Lars and I discuss the ends to which current and former officials are willing to go to incorrectly advise voters that hard drugs like heroin and meth will still actually be illegal.
Don't be misled about efforts to abolish truth in sentencing
John Foote and Joshua Marquis
October 22 2020
West Linn Tidings
The dominant voices in the Democratic Party seek to overturn all the pro-victim rights measures that voters in Oregon and Clackamas County overwhelmingly voted into our state constitution.
As Oregon becomes an increasingly one-party state, it becomes even more important that legislators are as independent as possible. As long time Democrats and long term elected District Attorneys in Oregon, we are very concerned that the extremes of the Democratic Party have out-shouted more moderate voices on criminal justice in Oregon.
The dominant voices in the Democratic Party seek to overturn all the pro-victim rights measures that voters in Oregon and Clackamas County overwhelmingly voted into our state constitution. But West Linn/Tualatin Democratic State Representative Rachel Prusak, in her first term in the legislature, voted at every opportunity to choose criminals over victims.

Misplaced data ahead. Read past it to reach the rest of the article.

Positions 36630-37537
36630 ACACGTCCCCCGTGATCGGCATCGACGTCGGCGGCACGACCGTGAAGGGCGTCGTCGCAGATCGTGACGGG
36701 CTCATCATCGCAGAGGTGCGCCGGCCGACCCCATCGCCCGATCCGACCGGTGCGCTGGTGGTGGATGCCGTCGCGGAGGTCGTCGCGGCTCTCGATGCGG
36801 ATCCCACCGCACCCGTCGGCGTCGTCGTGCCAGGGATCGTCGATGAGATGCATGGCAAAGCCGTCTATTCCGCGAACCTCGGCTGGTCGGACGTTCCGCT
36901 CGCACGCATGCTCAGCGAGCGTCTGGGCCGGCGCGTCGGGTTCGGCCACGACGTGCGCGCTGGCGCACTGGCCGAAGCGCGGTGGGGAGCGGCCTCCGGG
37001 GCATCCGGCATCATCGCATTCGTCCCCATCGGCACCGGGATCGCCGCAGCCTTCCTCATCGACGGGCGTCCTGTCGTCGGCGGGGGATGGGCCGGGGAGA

She voted to repeal truth-in-sentencing laws and voted to functionally abolish capital punishment with her votes on SB 1008 and SB 1013 in 2019. She voted to cripple any possibility of a "true life" sentence for the worst murderers and voted to gut adult treatment for the most violent crimes committed by older teenagers.
Prusak has chosen to attack her challenger, West Linn native Kelly Sloop, for daring to raise questions about Prusak's extreme soft-on-crime voting record. Yet she displays either ignorance at what those votes meant, or she willfully voted to go easier on criminals, in deference to the current lords of her party.